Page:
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This study investigated the visual attention characteristics in 125 children between 18 and 24 months of age: 50 with autism spectrum disorders (ASD), 25 with developmental delays (DD), and 50 with typical development (TD). Systematic observation was used to examine visual attention within behavior samples. There were significant group differences on 8 of the ANOVA omnibus tests. The Dunnet T3 post-hoc tests detected significant differences between the ASD group and the DD and TD groups on 4 measures and between the ASD and TD group on 2 additional measures. The amount of times the children looked at a person's face as well as the duration and frequency measures of the children's ability to shift attention from a target object to a person's face were the most distinguishing visual attention characteristics among the 3 groups based on effect sizes. The findings of this study have important implications for continued research on the role visual attention can play in early identification of very young children with autism spectrum disorders.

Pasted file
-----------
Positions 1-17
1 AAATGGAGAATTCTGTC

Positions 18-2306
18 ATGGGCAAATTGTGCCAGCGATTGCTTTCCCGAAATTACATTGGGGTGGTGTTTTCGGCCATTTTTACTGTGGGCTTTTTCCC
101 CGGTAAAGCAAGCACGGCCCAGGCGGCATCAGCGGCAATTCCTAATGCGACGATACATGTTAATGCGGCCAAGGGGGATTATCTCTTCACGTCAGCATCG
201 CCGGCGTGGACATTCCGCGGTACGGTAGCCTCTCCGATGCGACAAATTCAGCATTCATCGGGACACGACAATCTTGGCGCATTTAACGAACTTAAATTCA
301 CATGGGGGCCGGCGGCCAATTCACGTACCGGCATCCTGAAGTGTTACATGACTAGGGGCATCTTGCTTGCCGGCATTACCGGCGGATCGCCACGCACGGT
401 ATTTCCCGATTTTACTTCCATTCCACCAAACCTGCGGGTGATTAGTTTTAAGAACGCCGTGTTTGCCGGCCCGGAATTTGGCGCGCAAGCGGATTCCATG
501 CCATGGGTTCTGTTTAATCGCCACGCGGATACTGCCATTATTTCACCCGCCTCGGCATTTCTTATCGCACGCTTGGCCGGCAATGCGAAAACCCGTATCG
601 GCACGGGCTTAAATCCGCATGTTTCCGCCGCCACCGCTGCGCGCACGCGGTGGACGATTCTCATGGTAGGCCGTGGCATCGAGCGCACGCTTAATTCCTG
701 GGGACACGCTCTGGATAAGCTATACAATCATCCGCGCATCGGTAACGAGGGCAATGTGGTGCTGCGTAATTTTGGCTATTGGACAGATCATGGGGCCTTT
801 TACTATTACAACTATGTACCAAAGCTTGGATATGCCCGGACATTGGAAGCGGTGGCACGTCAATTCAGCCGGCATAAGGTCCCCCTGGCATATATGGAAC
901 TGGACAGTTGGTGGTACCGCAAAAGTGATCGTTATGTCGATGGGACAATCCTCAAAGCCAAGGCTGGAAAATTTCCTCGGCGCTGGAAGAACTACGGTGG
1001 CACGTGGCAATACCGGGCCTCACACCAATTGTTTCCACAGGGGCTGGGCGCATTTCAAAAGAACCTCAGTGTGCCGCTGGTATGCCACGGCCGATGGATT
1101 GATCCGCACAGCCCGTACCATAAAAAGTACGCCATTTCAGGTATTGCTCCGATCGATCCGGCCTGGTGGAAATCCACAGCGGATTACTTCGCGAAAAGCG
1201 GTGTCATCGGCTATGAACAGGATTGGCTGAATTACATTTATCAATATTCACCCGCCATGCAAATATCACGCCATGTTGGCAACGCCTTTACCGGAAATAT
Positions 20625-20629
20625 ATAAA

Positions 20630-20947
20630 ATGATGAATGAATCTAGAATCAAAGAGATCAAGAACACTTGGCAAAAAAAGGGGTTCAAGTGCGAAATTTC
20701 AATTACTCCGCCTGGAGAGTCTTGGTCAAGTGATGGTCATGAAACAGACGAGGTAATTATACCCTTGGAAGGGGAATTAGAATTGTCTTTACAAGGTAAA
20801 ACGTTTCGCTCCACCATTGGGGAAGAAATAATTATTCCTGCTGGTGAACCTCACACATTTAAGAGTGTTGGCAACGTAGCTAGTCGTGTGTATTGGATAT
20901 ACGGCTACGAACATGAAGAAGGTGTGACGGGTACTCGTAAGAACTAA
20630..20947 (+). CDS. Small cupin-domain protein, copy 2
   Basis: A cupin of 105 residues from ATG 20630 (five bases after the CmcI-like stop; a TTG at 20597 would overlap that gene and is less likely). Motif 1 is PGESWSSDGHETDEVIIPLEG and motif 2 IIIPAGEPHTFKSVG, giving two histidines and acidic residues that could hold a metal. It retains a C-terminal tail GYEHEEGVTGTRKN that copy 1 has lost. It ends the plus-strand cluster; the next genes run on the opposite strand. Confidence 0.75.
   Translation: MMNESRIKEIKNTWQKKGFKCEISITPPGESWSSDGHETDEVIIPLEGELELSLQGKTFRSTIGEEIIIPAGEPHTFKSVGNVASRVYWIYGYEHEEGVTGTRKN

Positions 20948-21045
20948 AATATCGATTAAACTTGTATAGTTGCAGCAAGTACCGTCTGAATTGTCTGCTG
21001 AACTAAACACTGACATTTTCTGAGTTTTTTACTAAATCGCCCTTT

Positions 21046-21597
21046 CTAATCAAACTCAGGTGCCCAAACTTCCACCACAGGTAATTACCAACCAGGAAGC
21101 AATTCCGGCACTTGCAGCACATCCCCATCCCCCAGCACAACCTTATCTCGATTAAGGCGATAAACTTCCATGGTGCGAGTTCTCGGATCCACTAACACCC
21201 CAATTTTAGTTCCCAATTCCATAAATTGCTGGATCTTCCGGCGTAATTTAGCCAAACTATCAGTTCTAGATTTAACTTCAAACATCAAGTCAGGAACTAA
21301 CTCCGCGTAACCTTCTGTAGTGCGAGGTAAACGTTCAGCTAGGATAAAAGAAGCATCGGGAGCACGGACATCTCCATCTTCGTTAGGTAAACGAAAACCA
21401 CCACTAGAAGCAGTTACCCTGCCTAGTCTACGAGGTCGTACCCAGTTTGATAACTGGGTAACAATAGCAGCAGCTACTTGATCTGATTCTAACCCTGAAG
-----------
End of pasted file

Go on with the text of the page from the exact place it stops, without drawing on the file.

A Thesis Submitted to the Department of Communication Disorders in Partial Fulfillment of the Requirements for the Degree of Master of Science.
Includes bibliographical references.
Florida State University
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